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The Last Leg's Adam Hills And Alex Brooker Praised For Powerful Speech On 'Disabled Genocide' Of Tory Disability Cuts

'This government is slowly killing off a generation of disabled people.'

04/03/2017 08:53 | Updated 04 March 2017

Adam Hills and Alex Brooker have launched a scathing attack on Tory disability cuts likening them to a “genocide” against disabled people.

The hosts of The Last Leg, who both have disabilities of their own, attacked the process of assessment that has seen even double amputees and a man with half a skull declared “fit for work”.

Brooker said: “I get the idea of it - you have to be assessed and they have to weed out the people who are unfairly claiming.

“But what they’re not doing, they’re not applying any common sense to it. If you’re going to an assessment, that’s after they’ve read your doctor’s notes.

“So what they’re saying to [a double amputee] is after they’ve read his doctor’s notes saying he’s got no legs, come in and prove it! It’s not like if you’re missing limbs you’re going to find them down the back of the sofa.”

Earlier this week it emerged a double amputee who was told by the Department for Work and Pensions that he was “fit for work” as he could “climb stairs with his arms”.

In the same week it was reported a father who lost his arm in a horrific motorcycle accident and underwent five major operations in as many months had been stripped of his benefits after his latest assessment in January.

Hills said: “At first these cuts looked like a good plan experiencing teething problems, then it started to feel like a badly executed system but now - it’s beginning to look a lot like disabled genocide.

“This government is slowly killing off a generation of disabled people.”

Hills, who was born without a right foot, hosts the show alongside Josh Widdicombe and Alex Brooker, who was born with hand and arm deformities and without a bone in his right leg that later had to be amputated. 

He continued: “The only question is are they doing it on purpose? Because if you are, why stop at sanctions?

”Why not round us up put us on a reservation and sterilise the drinking water because that is literally more humane than what you’re doing right now. For any Conservatives watching that is not a genuine suggestion.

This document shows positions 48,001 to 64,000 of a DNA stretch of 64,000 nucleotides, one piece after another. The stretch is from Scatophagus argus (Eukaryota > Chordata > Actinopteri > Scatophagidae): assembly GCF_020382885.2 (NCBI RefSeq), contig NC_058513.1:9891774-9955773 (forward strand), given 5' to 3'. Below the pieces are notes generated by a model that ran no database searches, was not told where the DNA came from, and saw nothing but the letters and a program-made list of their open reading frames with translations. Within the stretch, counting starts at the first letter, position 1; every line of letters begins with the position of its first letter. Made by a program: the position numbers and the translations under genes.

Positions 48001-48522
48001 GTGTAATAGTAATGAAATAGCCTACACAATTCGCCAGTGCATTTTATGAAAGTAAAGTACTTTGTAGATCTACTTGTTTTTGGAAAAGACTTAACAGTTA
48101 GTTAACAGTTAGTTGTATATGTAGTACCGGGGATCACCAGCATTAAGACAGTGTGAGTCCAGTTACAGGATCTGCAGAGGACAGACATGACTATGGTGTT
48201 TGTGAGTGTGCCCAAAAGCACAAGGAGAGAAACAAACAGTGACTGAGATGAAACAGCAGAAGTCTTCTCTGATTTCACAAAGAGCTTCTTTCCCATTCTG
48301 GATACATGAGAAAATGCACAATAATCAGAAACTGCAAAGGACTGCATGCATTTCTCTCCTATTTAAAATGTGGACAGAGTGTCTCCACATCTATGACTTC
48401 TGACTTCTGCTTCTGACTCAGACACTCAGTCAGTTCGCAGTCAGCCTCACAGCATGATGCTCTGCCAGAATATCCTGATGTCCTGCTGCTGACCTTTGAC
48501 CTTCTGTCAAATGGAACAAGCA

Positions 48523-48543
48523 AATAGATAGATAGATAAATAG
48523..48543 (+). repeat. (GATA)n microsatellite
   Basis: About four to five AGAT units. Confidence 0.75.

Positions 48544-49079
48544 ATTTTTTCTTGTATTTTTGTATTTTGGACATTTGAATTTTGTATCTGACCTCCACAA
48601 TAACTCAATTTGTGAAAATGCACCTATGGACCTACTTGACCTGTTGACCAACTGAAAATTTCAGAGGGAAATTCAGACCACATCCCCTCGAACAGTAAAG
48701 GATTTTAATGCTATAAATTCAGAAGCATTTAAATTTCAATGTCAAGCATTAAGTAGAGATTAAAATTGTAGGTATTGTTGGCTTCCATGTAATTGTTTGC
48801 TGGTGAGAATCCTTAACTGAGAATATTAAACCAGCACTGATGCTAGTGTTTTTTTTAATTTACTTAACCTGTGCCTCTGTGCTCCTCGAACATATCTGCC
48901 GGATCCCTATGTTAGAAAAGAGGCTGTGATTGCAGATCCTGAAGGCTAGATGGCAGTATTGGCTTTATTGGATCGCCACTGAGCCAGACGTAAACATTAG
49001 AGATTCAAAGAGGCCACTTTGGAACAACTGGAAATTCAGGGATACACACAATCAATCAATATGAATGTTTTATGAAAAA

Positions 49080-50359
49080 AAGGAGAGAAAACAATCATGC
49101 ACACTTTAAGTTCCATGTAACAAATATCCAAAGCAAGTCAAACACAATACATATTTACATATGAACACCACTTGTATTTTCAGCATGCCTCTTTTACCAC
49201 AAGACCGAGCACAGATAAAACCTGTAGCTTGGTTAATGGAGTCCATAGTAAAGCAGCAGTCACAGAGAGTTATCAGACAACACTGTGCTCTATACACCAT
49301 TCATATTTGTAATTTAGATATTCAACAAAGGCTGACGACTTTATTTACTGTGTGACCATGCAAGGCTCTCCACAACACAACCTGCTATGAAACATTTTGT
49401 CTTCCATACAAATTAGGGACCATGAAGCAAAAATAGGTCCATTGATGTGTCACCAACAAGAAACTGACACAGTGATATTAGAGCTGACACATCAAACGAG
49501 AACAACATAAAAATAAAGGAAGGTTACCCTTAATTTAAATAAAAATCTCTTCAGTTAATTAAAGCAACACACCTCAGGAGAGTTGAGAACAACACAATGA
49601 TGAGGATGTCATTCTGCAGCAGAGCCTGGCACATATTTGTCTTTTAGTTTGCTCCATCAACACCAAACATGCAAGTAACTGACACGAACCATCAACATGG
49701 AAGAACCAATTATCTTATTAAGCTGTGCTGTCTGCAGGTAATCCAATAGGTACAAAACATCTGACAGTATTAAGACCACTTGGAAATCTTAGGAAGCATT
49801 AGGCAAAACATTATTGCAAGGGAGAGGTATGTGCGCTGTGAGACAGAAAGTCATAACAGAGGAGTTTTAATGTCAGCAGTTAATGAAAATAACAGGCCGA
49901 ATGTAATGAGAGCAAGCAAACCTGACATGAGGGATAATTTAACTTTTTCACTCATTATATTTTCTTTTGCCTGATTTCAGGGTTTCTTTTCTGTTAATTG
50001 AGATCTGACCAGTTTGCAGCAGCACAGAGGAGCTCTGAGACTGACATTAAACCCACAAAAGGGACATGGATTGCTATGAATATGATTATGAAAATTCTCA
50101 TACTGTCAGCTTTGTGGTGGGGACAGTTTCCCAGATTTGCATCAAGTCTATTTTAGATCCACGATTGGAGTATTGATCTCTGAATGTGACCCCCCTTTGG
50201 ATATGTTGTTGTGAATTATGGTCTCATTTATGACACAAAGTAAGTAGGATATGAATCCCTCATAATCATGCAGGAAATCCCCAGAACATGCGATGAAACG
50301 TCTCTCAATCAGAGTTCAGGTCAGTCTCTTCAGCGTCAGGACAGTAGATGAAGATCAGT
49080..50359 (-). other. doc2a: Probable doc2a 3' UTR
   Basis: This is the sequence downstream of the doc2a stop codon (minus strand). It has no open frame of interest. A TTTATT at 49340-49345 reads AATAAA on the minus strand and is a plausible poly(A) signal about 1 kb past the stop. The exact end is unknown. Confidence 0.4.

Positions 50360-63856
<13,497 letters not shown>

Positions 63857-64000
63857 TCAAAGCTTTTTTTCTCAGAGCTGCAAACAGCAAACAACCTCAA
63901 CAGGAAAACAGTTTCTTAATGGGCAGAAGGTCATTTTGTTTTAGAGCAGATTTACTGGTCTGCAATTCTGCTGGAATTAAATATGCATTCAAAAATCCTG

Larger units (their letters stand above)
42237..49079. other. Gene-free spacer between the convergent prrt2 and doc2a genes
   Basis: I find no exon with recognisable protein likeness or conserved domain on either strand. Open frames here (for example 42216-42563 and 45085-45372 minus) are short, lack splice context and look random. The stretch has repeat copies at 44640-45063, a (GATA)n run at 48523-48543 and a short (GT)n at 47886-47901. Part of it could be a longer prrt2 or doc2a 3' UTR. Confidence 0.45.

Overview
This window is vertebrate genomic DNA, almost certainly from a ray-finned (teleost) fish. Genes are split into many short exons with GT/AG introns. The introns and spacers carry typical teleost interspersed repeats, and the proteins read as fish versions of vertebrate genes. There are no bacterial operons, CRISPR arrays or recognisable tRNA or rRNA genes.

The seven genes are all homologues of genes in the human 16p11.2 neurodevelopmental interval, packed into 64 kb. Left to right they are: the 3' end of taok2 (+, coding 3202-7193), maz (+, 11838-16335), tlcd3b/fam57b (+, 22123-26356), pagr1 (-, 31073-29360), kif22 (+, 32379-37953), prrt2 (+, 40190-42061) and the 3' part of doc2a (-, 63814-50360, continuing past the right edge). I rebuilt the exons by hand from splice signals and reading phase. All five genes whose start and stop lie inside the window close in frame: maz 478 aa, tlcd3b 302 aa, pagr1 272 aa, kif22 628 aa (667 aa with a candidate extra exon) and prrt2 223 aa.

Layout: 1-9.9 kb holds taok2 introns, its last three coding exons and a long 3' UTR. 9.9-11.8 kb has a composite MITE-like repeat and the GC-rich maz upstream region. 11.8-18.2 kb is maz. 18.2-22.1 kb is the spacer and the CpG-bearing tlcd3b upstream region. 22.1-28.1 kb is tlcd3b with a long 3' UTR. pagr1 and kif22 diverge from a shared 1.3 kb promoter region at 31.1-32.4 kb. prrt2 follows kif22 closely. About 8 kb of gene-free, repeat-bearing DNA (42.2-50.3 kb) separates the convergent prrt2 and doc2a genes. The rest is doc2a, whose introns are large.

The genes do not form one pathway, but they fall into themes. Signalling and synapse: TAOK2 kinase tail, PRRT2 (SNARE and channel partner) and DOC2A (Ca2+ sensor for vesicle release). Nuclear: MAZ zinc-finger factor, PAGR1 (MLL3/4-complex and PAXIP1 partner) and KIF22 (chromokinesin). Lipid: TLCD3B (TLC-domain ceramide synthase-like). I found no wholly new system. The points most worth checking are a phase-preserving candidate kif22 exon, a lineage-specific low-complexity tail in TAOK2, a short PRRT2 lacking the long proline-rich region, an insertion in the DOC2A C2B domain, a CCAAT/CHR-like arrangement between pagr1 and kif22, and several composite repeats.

“The Governement’s Social Security Advisory Committee meets on Wednesday of this week and I want to say this to them: If you really want to make a difference don’t give bonuses for assessing people quickly, punish people for when they get it wrong.

“We’ve been banging on about this for four years and nothing has changed.”

Hills and Brooker were widely praised for the speeches.

The double amputee mentioned above, Julius Holgate, from Hackney, London, won an appeal against the judgement.

A DWP spokesman said on Wednesday: “We have apologised to Mr Holgate for this clerical error, and we are reconsidering his claim.”

The department had previously explained: “When someone comes in for an assessment they are asked to do a number of actions, and the way the scores were translated caused a clerical error.”But the methods employed for disability assessments have come in for much critisims.

The law centre’s chair, Councillor Ian Rathbone, described the cut to Holgate’s benefits as “callous and cold-hearted”. 

He told The Huffington Post UK: “The government needs to stop using these private companies. They are no good. They have targets and they miss stuff. If someone can walk two or three steps it does not mean they can work. It is wrong.

“Over sixty percent of cases [that go to court] are overturned. For people like Julius they might struggle to find the money to do it.

“We would like to see the government restore legal aid as there are now a whole range of problems for people on benefits who suffer because they can’t receive legal aid.”

Last year, the DWP caused controversy when it declared a man with half a skull was “fit for work”

Kenny Bailey, who has trouble walking and needs assistance to get dressed, underwent an individual assessment requested by the Department of Work and Pensions.

They deemed him able to work despite him being paralysed down his left side and suffering from memory problems. 

Bailey later had his benefits reinstated after the decision was overturned following media coverage of his case. 

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